It simmers cheerfully but doesn’t give the nourishment that the authors (Ray Castleton and Kieran Knowles) perhaps hoped to deliver. Here we have the story of a group of very different women who share a common workspace, a community centre somewhere adjacent to Rotherham. We first meet them just after the bloody battle of Orgreave, during the miners’ strike, running a soup kitchen from the premises.
A few years later, they are preparing a social event to celebrate a royal jubilee, to impress local bigwigs and secure funding and then, after the interval, we are with them again, this time on the evening of the Brexit referendum, and just before the result is announced.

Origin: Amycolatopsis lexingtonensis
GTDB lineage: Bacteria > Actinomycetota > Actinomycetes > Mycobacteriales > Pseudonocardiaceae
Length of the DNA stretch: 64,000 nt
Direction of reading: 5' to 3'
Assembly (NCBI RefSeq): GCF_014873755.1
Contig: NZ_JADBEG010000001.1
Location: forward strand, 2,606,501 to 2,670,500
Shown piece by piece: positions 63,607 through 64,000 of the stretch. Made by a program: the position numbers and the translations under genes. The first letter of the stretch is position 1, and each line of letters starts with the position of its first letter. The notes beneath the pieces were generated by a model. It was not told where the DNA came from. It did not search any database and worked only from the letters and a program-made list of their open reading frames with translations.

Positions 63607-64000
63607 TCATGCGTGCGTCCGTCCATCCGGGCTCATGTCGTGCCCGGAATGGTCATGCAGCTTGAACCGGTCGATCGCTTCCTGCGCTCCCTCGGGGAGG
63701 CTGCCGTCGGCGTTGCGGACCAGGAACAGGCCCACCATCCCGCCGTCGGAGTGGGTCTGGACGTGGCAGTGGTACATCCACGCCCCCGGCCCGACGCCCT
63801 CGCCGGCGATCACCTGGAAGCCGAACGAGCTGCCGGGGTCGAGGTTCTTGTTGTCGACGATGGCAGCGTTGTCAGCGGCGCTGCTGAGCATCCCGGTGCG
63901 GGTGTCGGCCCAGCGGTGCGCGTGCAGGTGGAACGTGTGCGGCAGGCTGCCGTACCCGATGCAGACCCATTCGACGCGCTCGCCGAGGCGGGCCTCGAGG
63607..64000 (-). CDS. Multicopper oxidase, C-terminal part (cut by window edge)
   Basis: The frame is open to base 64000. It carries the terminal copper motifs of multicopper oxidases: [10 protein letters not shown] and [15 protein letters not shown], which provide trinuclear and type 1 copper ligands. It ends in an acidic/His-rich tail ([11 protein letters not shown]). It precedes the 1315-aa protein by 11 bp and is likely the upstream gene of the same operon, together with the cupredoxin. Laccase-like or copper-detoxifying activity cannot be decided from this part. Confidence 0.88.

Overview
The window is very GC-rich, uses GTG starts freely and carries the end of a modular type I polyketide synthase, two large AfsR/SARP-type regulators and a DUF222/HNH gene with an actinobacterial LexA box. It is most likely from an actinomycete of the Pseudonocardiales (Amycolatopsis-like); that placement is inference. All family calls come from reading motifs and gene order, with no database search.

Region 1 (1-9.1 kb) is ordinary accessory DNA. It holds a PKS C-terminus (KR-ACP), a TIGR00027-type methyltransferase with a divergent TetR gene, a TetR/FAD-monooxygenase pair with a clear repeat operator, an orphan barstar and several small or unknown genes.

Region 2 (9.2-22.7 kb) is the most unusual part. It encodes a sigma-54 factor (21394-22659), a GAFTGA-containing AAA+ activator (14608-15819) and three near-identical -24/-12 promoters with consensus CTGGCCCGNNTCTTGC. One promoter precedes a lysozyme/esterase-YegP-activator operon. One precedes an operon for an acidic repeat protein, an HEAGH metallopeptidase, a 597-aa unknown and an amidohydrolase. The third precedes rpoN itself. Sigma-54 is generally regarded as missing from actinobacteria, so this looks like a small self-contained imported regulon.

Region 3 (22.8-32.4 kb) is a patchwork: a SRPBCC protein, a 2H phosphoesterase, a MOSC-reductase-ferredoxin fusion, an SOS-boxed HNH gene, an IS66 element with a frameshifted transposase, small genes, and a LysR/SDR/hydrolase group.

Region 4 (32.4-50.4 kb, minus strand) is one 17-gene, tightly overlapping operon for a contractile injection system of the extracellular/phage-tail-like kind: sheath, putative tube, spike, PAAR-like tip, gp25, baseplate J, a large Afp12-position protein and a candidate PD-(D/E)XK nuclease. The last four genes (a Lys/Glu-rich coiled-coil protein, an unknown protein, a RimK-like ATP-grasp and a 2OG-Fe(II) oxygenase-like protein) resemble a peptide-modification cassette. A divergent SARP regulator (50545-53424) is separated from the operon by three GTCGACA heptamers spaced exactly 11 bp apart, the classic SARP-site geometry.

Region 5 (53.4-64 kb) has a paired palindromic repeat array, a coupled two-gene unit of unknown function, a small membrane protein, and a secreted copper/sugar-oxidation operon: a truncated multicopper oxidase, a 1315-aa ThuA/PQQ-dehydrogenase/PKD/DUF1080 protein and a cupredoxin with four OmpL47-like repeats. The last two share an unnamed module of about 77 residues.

The authors have a strong and convincing ear for dialogue but would benefit from the advice of an experienced dramaturg in strengthening the structure.
The determination of the women, a mixture of cussedness, patience, intuition, and brute strength of will, is completely admirable, and it could scarcely be more noble but, for some reason, it just doesn’t cohesively pull at the heart-strings. It has its moments, and it doesn’t fall into the trap of sentimentality, but it does teeter on the edge of stereotype.
To March 3.